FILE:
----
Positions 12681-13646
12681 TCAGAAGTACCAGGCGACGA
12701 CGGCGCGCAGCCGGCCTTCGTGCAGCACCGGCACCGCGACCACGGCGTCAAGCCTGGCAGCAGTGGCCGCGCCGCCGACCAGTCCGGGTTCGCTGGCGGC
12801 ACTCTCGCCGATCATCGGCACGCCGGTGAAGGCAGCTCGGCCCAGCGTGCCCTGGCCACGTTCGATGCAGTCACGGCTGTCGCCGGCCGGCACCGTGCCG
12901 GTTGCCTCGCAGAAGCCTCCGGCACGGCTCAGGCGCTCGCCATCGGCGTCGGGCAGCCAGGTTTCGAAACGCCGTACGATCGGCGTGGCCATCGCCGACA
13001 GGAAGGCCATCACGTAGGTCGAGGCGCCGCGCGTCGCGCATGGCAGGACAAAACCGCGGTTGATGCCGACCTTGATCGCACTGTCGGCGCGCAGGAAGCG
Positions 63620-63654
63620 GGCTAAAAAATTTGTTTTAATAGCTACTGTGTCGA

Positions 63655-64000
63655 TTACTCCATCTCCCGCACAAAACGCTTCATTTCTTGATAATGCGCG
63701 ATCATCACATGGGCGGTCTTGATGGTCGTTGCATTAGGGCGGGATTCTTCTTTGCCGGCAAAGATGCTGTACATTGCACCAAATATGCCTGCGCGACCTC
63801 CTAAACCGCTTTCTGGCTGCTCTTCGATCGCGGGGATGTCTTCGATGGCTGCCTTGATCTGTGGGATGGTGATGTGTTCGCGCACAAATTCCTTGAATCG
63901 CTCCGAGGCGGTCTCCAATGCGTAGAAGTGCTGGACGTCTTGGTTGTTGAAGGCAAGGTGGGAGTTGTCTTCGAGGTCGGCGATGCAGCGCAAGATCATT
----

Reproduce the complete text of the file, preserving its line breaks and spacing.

Positions 12681-13646
12681 TCAGAAGTACCAGGCGACGA
12701 CGGCGCGCAGCCGGCCTTCGTGCAGCACCGGCACCGCGACCACGGCGTCAAGCCTGGCAGCAGTGGCCGCGCCGCCGACCAGTCCGGGTTCGCTGGCGGC
12801 ACTCTCGCCGATCATCGGCACGCCGGTGAAGGCAGCTCGGCCCAGCGTGCCCTGGCCACGTTCGATGCAGTCACGGCTGTCGCCGGCCGGCACCGTGCCG
12901 GTTGCCTCGCAGAAGCCTCCGGCACGGCTCAGGCGCTCGCCATCGGCGTCGGGCAGCCAGGTTTCGAAACGCCGTACGATCGGCGTGGCCATCGCCGACA
13001 GGAAGGCCATCACGTAGGTCGAGGCGCCGCGCGTCGCGCATGGCAGGACAAAACCGCGGTTGATGCCGACCTTGATCGCACTGTCGGCGCGCAGGAAGCG
Positions 63620-63654
63620 GGCTAAAAAATTTGTTTTAATAGCTACTGTGTCGA

Positions 63655-64000
63655 TTACTCCATCTCCCGCACAAAACGCTTCATTTCTTGATAATGCGCG
63701 ATCATCACATGGGCGGTCTTGATGGTCGTTGCATTAGGGCGGGATTCTTCTTTGCCGGCAAAGATGCTGTACATTGCACCAAATATGCCTGCGCGACCTC
63801 CTAAACCGCTTTCTGGCTGCTCTTCGATCGCGGGGATGTCTTCGATGGCTGCCTTGATCTGTGGGATGGTGATGTGTTCGCGCACAAATTCCTTGAATCG
63901 CTCCGAGGCGGTCTCCAATGCGTAGAAGTGCTGGACGTCTTGGTTGTTGAAGGCAAGGTGGGAGTTGTCTTCGAGGTCGGCGATGCAGCGCAAGATCATT